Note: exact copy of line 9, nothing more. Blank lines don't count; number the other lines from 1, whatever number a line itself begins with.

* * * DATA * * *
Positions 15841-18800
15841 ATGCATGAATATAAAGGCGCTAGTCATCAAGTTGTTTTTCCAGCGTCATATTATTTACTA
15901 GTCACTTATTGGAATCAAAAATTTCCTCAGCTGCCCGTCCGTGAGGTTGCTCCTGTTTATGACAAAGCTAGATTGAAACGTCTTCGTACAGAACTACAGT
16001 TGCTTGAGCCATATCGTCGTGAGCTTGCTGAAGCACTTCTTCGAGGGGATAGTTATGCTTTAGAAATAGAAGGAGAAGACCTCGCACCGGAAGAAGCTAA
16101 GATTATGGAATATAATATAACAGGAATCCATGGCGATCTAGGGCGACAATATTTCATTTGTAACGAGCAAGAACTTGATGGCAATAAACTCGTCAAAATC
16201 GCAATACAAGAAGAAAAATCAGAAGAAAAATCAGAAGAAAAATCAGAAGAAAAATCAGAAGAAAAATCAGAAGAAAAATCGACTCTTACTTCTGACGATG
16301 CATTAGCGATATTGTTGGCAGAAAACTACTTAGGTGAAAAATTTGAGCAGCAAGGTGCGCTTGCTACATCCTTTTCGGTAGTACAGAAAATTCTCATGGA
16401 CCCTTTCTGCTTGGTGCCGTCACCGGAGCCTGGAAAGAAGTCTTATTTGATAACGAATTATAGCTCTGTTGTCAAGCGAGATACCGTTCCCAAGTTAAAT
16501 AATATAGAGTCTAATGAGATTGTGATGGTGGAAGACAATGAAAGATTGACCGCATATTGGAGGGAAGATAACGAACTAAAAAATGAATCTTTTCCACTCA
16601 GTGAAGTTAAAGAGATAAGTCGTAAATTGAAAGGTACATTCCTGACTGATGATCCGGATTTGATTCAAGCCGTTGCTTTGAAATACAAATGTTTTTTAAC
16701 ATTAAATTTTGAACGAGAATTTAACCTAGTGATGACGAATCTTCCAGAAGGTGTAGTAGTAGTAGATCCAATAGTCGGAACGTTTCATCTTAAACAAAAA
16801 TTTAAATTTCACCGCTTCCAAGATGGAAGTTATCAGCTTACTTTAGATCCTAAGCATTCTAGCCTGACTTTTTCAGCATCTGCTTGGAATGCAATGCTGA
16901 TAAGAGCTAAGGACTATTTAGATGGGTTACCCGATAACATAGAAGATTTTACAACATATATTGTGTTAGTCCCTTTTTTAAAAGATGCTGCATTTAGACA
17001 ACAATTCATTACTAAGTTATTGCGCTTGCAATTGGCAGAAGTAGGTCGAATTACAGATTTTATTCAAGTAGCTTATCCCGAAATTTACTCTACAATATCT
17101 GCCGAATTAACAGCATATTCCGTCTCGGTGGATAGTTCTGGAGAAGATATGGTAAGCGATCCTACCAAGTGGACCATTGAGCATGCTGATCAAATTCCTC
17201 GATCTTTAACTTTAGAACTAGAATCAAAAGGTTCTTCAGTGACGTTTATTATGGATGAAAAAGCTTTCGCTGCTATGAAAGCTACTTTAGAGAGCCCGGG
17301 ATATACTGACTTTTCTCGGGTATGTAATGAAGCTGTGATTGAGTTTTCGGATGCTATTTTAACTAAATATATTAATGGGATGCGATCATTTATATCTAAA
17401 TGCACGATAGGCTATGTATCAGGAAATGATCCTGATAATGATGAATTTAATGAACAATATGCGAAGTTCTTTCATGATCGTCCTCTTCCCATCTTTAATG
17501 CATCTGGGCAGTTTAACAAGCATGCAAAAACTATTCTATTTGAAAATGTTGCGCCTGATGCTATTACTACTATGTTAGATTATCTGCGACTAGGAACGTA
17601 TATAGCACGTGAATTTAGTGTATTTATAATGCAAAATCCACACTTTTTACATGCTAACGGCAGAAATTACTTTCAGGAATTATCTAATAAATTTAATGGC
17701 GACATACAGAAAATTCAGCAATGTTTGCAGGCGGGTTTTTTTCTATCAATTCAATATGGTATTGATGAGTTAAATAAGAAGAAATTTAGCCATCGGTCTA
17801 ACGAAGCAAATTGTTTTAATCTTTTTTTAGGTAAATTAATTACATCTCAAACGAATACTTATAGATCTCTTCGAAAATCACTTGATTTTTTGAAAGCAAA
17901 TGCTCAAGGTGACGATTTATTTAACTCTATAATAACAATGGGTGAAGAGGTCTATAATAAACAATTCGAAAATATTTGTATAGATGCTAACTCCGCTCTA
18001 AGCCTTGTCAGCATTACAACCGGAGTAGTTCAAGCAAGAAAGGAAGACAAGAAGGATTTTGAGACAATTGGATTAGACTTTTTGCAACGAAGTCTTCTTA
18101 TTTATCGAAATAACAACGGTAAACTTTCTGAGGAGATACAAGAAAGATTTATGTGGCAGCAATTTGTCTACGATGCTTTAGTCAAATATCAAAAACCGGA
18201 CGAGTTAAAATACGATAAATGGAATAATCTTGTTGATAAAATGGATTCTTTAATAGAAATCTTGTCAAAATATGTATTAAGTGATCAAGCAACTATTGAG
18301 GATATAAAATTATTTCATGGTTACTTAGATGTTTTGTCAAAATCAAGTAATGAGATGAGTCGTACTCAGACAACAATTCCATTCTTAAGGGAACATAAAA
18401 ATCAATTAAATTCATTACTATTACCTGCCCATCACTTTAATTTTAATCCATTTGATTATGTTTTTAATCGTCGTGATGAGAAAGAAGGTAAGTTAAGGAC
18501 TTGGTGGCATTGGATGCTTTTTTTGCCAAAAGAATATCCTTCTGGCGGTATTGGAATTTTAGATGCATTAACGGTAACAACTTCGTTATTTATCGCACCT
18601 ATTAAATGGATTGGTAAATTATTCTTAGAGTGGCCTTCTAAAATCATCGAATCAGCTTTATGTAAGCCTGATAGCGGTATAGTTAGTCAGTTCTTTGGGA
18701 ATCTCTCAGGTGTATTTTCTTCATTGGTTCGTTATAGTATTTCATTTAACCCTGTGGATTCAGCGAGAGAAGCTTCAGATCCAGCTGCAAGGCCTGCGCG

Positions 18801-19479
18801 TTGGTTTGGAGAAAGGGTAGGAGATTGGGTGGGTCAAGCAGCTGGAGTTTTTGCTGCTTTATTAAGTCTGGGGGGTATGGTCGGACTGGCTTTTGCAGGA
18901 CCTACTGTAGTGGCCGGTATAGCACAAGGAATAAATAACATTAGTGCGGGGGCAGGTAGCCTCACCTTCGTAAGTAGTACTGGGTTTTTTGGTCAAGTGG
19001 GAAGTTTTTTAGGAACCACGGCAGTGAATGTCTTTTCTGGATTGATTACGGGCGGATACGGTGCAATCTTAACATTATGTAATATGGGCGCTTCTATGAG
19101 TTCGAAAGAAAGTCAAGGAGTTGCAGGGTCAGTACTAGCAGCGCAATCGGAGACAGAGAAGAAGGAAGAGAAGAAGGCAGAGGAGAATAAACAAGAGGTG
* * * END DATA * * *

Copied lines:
16501 AATATAGAGTCTAATGAGATTGTGATGGTGGAAGACAATGAAAGATTGACCGCATATTGGAGGGAAGATAACGAACTAAAAAATGAATCTTTTCCACTCA